The Washington PostDemocracy Dies in Darkness

Obama to make first post-presidency public appearance in Chicago next week

President Barack Obama gestures after delivering remarks at an event for the Ohio Democratic Party and Gov. Ted Strickland in Columbus, Ohio, Oct. 13, 2016. / AFP PHOTO / JIM WATSON/AFP/Getty Images
Placeholder while article actions load

Former president Barack Obama will make his first public appearance since leaving office, breaking his post-presidency silence on Monday in Chicago just days before his successor marks his 100th day in office.

Obama is scheduled to participate in an event with young adults at the University of Chicago focused on community organizing and civic engagement, his office said Friday.

The event is part of Obama's goals to "encourage and support the next generation of leaders driven by strengthening communities around the country and the world,” his office said in a statement.

It will mark the first in a series of public events for Obama, including stops next month in Boston to receive the John F. Kennedy Profile in Courage Award and in Berlin to meet with German Chancellor Angela Merkel.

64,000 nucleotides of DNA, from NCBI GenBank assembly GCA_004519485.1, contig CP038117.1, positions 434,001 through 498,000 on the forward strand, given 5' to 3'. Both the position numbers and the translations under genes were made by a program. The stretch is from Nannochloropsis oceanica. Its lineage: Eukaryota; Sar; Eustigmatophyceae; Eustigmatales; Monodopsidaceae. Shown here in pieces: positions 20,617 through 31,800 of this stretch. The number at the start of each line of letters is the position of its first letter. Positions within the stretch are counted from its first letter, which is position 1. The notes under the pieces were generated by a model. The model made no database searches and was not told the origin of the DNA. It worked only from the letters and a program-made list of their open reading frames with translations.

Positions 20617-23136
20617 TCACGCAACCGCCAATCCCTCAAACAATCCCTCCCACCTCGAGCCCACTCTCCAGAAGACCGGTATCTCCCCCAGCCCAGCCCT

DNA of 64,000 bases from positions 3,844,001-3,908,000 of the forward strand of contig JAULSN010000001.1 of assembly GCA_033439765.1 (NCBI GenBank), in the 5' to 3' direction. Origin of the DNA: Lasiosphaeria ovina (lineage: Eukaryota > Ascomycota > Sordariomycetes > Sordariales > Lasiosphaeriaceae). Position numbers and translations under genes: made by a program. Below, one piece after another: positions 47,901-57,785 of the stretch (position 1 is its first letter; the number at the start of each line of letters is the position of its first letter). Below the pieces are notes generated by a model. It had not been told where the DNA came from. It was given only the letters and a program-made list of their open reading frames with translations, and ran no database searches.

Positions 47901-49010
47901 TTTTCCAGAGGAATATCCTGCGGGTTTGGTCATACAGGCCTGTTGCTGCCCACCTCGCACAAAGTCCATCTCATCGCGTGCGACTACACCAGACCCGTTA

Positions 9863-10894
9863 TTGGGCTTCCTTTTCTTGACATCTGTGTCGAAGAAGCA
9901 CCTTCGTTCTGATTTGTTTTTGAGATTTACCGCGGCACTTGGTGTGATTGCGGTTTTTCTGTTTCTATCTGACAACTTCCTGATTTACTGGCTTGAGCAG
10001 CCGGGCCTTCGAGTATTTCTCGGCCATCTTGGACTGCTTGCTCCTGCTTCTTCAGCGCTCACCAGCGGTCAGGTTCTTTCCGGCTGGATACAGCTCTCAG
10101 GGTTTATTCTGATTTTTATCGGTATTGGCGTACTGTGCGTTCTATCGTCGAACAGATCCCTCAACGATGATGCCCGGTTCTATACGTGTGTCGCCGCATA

Obama has generally refrained from speaking out since he left the White House in January. In his final days in office, he expressed appreciation that his predecessor, George W. Bush, did not publicly second-guess him and refrained from playing an active political role.

Aides said Obama's public appearance next week is not intended to boost his activism as a leader of the Democratic resistance to President Trump, who angered Obama supporters when he accused his predecessor of ordering a wiretap on Trump Tower during last year's election campaign. Trump has offered no evidence to back up the claim, and U.S. intelligence agencies and congressional investigators have said they have found none.

Obama has issued a statement objecting to Trump's efforts to bar people from several majority-Muslim countries from entering the United States, saying through a spokesman that he "fundamentally disagrees" with the ban. Two executive orders imposing such bans have been blocked by a federal judges. Obama also defended the Affordable Care Act last month when the Trump White House and House Republicans attempted, unsuccessfully, to craft a bill to overturn the law.

And Obama spoke by phone this week with French presidential candidate Emmanuel Macron, although Obama did not make an endorsement in the race.

Since leaving office, Obama has focused on building his foundation and beginning his memoir, along with taking some vacation time.